What Happens After Conviction
After an offender is convicted, the judge imposes a sentence within limits set by lawmakers. A judge has some choices, but the criminal code and case law set out the shortest and longest possible sentences, aggravating and mitigating factors that the judge must consider, and guidance about acceptable sentences.
Sentencing hearings are usually short. Attorneys’ may bring in evidence and witnesses at the hearing. The defense attorney may speak for the offender, and may note factors that the judge could use to lower the sentence. The prosecutor gives the government’s position, which may include reasons why the judge should lengthen the sentence or set certain conditions.
Victim Impact Statement.The victim will be contacted and asked if they would like to give a victim impact statement. This statement goes to the prosecutor, the defense attorney and the judge. The statement lets the victim tell the judge about the different kinds of injuries caused by the crime. The victim can ask for restitution and for conditions of probation that will help to protect the victim and any others affected by the crime. Besides writing a statement, the victim has a right to speak at the sentencing hearing. A victim who wishes to do so should contact the prosecuting attorney or victim advocate.
The court process itself may help some victims with their healing process, and may bring a sense of satisfaction or completion. Not all victims experience this, however, even when they choose to participate by making statements.
Sentences. Sentences can have several parts: jail time, suspended time, probation with conditions and fines. Jail sentences may range from no time in jail to more than 99 years, depending upon the offense, the history of the offender and many other factors set out in the law. At the time of sentencing, an offender receives credit for any jail time he or she served before the trial and sentencing. Offenders are sentenced by the court to probation, county jail or state prison.
Probation and parole are different legally, but similar in many ways. They refer to periods after the offender is convicted during which the offender is not in jail, but still must live under conditions that the judge or Parole Board decides. These conditions can include making restitution to the victim, getting assessment or treatment for substance abuse problems, attending batterer intervention classes, not drinking or abusing drugs (and getting tested to assure this), getting a job or being financially responsible, or staying away from the victim or from certain places or people. Also, the offender must not break any laws.
If the crime caused expenses such as property damage, lost wages or medical expenses, the judge may order the offender to pay restitution to the victims and others. When victims ask for restitution it is important that they have good records of their losses and receipts for their expenses. The judge may hold a hearing to decide the amount of restitution. Restitution in criminal cases can repay victims only for their actual monetary expenses or losses. To recover for other losses, such as pain and suffering or loss of companionship, victims or others must file a separate civil law suit against the defendant.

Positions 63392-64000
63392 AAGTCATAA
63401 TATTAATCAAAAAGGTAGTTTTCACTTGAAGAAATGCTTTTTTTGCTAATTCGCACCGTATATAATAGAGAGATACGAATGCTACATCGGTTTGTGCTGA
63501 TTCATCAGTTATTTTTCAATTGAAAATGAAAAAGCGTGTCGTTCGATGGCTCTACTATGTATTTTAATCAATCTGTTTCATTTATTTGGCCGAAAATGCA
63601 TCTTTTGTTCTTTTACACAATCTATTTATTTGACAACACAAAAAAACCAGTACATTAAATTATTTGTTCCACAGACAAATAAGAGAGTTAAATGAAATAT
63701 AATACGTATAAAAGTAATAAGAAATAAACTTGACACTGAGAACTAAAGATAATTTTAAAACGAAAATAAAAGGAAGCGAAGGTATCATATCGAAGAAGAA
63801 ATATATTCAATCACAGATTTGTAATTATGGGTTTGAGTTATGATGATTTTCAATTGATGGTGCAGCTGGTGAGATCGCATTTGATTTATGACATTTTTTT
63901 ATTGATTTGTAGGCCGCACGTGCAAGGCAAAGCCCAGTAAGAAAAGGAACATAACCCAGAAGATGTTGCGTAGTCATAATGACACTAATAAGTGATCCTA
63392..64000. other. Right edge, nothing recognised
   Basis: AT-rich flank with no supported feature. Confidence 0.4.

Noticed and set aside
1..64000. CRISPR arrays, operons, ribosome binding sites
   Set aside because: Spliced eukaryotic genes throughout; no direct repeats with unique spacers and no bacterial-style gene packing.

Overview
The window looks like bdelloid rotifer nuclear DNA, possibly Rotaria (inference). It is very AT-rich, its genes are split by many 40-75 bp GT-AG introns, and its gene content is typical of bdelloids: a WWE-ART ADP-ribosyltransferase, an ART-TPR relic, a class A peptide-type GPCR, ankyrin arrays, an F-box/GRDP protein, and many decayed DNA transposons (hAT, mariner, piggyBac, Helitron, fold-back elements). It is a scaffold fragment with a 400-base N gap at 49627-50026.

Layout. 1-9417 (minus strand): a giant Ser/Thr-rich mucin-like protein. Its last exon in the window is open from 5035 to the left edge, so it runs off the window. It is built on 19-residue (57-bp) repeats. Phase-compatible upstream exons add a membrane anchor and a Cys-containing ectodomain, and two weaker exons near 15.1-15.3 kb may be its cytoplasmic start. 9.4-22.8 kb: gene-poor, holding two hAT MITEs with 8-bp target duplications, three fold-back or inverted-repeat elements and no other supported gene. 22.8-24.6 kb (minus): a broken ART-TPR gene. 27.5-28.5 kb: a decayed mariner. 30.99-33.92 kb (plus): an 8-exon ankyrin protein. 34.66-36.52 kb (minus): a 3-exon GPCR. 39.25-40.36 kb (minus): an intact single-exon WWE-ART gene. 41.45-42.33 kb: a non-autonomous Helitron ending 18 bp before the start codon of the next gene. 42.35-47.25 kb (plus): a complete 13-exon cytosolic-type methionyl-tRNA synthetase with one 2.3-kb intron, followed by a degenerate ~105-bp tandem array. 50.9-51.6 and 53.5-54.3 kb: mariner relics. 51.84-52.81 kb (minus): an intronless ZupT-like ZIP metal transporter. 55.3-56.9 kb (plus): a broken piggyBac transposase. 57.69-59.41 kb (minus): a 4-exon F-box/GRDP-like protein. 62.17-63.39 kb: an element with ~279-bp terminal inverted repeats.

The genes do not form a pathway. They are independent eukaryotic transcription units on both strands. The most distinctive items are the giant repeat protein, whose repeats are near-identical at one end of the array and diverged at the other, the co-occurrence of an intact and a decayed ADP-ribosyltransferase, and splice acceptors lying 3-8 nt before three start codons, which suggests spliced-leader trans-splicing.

Appeal and Post Conviction Process
Offenders convicted at trial have the right to one appeal. The defense tells the appellate court in writing about the parts of a case where mistakes may have occurred. Some reasons defendants may appeal include their belief that their arrest was improper, that the judge admitted evidence that should not have been admitted, or that the judge gave improper instructions to the jury. Some offenders also appeal the length of their sentences. The prosecution responds in writing to the offender’s arguments. These written arguments (called “briefs”), and a transcript or tape of the trial, go to the appellate court for review. No one gives new evidence or testimony, but the court may hold a hearing to listen to the attorneys for both sides explain their arguments.
The appellate court may either affirm (agree with) or overturn the conviction. It also may decide that the sentence is incorrect for some reason and tell the trial court what guidelines to follow to re-sentence the offender. If the court overturns the conviction, the prosecutor sometimes files the charges against the defendant again. The state Supreme Court may review cases after the court of appeals has made a decision.
An offender also may ask the trial court judge to change the sentence or overturn the conviction. The offender may argue that the defense attorney was not effective, that new evidence has been found, or that the judge did not understand the law. Sometimes offenders give new evidence or testimony to support a request for this type of relief.
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